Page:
February 21, 2018 Headgame (Movie Review)
Want to play a game? Are you prepared to outlast the competition? If so, step into Headgame, the newest Horror offering from Sunday Funday Films in conjunction with Second Nature Films and Untethered Productions. Ready to brutally mess with your mind, Headgame arrived to VOD, DVD, and Blu-ray on Tuesday, February 20, 2018.
The game is simple: in the next 12 hours, you must locate a hidden key that will unlock your sole means of egress from this non-descript, maze-like warehouse in Los Angeles County. The catch? Only one participant will make it out alive! Lest you think that you can simply sit on your duff while the others solve the puzzle, please remember: the door will only open when the population is one and, for kicks, your head-cam is laced with acid which will eat through your face within 12 hours if you somehow manage to survive. Enjoy!
There are nine unwitting participants in this life or death game and each has been selected for their unique skill set. There’s smarmy adventure-seeker Jackson; Anton (Owen Meyer: Spoon 2011, Burn Notice series), former military; and Keith (Cameron Bowen: Seabiscuit 2003, Wristcutters: A Love Story 2006), the thief. Former tennis champion Leah (Liv von Oelreich: Ctadc short 2013, The Bold and the Beautiful series) does not play well with others, while awkward orphan Sarah (Hannah Marie Hines: Neither and Both 2015, The Last Tycoon 2017) suffers from Trichotillomania. Iron man tri-athlete Nick (Connor Ross: Palo Alto, CA 2007, Castle series) is the perfect opposite to “Magic” Mike (Edward Gelhaus: American Horror Story series, Logan Lucky 2017), the male escort, while mute Carla (Courtney Claghorn: Avenge My Eyes short 2013, Thrillzone series), an agile gymnast, is similar in many ways to her counterpart Jackie (Jamie Hill Fuller: Entourage series, About a Boy series), who wouldn’t even kill a spider.
Each of these forced players awakens in the warehouse in a jumpsuit and with a camera lens embedded in the middle of their forehead. That way, the Gamekeeper (Chris Hayes: Divergent 2014, Limerence 2017) can keep track of their whereabouts and set their statistical odds of survival. Odds, you say? Well, of course there are a bevy of gamblers sitting around, drinking champagne, vaping away the night and placing bets on the outcome of the game. With such a motley crew of participants in this go-round, who will make it out alive?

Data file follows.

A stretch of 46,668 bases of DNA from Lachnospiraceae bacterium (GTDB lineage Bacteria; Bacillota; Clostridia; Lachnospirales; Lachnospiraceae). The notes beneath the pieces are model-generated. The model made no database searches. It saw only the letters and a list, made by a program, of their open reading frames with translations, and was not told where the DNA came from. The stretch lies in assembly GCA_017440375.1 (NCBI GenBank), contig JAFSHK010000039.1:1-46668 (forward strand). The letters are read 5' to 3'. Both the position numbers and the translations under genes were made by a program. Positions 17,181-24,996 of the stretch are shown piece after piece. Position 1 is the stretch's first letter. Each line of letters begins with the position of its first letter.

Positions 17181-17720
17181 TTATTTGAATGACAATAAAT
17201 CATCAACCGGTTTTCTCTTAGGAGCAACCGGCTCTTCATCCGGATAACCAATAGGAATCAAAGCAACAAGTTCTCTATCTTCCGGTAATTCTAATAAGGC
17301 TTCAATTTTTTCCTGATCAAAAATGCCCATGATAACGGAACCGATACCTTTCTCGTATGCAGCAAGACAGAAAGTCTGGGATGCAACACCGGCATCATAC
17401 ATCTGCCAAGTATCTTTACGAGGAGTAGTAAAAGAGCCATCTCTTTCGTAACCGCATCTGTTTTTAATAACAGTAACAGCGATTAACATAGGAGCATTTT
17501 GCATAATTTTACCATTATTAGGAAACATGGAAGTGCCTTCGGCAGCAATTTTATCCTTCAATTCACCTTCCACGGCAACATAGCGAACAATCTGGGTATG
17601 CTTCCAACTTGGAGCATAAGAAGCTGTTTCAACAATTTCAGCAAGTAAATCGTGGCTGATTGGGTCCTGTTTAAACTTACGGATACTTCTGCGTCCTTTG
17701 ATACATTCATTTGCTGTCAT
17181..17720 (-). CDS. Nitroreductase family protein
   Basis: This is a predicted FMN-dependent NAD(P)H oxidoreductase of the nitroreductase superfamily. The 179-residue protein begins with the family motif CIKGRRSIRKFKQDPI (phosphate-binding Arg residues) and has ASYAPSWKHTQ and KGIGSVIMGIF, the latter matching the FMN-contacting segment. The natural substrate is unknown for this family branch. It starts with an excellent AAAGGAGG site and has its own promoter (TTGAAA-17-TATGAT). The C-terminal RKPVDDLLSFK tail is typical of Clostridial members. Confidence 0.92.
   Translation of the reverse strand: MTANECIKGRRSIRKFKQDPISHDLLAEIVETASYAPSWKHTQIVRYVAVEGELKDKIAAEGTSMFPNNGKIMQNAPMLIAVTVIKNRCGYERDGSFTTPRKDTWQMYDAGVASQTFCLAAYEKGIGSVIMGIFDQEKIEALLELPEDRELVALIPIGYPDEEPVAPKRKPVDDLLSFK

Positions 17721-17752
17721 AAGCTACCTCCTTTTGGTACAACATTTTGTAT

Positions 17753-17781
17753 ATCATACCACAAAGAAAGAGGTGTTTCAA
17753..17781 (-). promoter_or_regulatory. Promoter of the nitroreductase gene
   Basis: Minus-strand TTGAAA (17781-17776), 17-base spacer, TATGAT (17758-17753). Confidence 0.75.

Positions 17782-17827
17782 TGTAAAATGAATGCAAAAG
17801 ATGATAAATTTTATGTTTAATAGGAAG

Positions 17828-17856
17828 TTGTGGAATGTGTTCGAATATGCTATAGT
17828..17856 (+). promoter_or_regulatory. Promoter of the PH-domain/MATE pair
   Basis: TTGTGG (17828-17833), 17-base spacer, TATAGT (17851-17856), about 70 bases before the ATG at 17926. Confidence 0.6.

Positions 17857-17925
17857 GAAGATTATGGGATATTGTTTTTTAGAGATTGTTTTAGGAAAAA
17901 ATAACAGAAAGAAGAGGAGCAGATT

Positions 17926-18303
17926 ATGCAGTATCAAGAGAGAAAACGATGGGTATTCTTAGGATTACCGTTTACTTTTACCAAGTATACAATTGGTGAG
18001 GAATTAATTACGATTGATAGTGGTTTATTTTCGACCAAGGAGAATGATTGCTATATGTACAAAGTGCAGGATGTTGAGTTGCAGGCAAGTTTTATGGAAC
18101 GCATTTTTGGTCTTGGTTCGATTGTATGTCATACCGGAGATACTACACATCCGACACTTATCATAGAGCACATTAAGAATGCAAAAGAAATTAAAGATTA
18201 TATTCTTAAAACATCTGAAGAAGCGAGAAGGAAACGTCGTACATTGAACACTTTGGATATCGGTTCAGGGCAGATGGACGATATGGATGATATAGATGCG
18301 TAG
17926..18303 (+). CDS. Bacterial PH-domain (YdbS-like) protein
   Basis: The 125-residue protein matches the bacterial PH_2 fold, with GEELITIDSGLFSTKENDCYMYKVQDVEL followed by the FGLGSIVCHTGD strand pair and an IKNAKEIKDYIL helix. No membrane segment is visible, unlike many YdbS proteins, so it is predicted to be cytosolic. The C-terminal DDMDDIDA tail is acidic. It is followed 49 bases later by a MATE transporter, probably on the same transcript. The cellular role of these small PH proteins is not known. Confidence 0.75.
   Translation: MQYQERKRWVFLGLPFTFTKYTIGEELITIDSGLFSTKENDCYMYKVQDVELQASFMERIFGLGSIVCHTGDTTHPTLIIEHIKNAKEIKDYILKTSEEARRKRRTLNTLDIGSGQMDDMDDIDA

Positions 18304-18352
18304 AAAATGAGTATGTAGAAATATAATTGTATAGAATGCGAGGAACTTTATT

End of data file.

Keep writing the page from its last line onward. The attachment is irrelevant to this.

Clocking in at 91 minutes in-length, Headgame was directed by Steven Judd (American Indian Graffiti: This Thing Life 2003, Ronnie BoDean 2015) and written by first-time drafter Roberto Marinas. It also stars Sidney Allison (All Cheerleaders Die 2013, Heavy Water 2014); Semi Anthony (Death Factory 2014, Modern Family series); Manny M. Hernandez (The Summoning 2017, Veep series); Jacob Hobbs (Death Factory 2014, Army of One 2018); Gary Kasper (Fameless series, Criminal Minds series); Abby Mariama (An Arbitration short 2016); Marina Orlova (Not So Young 2013, Hello! I’m a Producer of Woody Allen short 2016); Leonard Roberts (Drumline 2002, American Sniper 2014); and Carly Steel (Unstoppable 2010, Zoe Gone 2014).
The film is billed as a straight Horror flick, though it would best be placed in the Horror-Thriller set as it is a Thriller with heavy Horror elements (not the other way around); which is to say that there’s blood and gore here, yes, but by Horror movie standards these deaths are not particularly gruesome. The end result is a film that reads like a cross between 2012’s The Hunger Games and the Saw franchise, but shot in the darker, moodier style of Saw and other popular Horror-Thrillers (think Lionsgate’s 2017 Escape Room).
Headgame is a bold production that flounders on quite a few key points. First there are the cameras embedded in each participants’ heads, which amount to nothing more than black plastic disks that look entirely purposeless. Sure, they provide a unique spin to the plot but, aesthetically, they need a lot of work. Then there are the death scenes, of which several are just plain laughable. In fact, when one participant eats it via machete, he moves in such a way that we literally see the cut-out, fake theatrical blade, entirely ruining any believability in that scene. In truth, there are a myriad of other issues throughout the film and yet, happily, none can absolutely douse the flame of this production.
The ensemble cast do a varying degree with their eclectic roles, with Fuller, as the lead character Jackie, doing a good job of portraying the intricacies of her unique role. As the Gamekeeper Kris, Hayes is sufficiently eerie, though much of his character is communicated through body language and eye movements. Hayes also narrates sections of the film and has the perfect, calm and collected pitch for providing a solid narration. Ditto Orlova, who provides some narration throughout the game and does a stellar job. Though his role is rather small, Roberts, as the Game Elder, does a phenomenal job of being cool like ice in the most menacing sense of the term.
Headgame includes some wonderful drone footage of Los Angeles that, while not particularly important to the tale, is a fun inclusion. The story here is one that is fairly-predictable, though with an ultimate twist that, while feeling wholly unsatisfying and somehow superfluous, almost forcibly leads toward a sequel. That said, for what it is and despite its own shortcomings, Headgame is an enjoyable watch that will make for a good use of popcorn on your next Sunday fun-day. For these reasons, CrypticRock give Headgame 3 of 5 stars.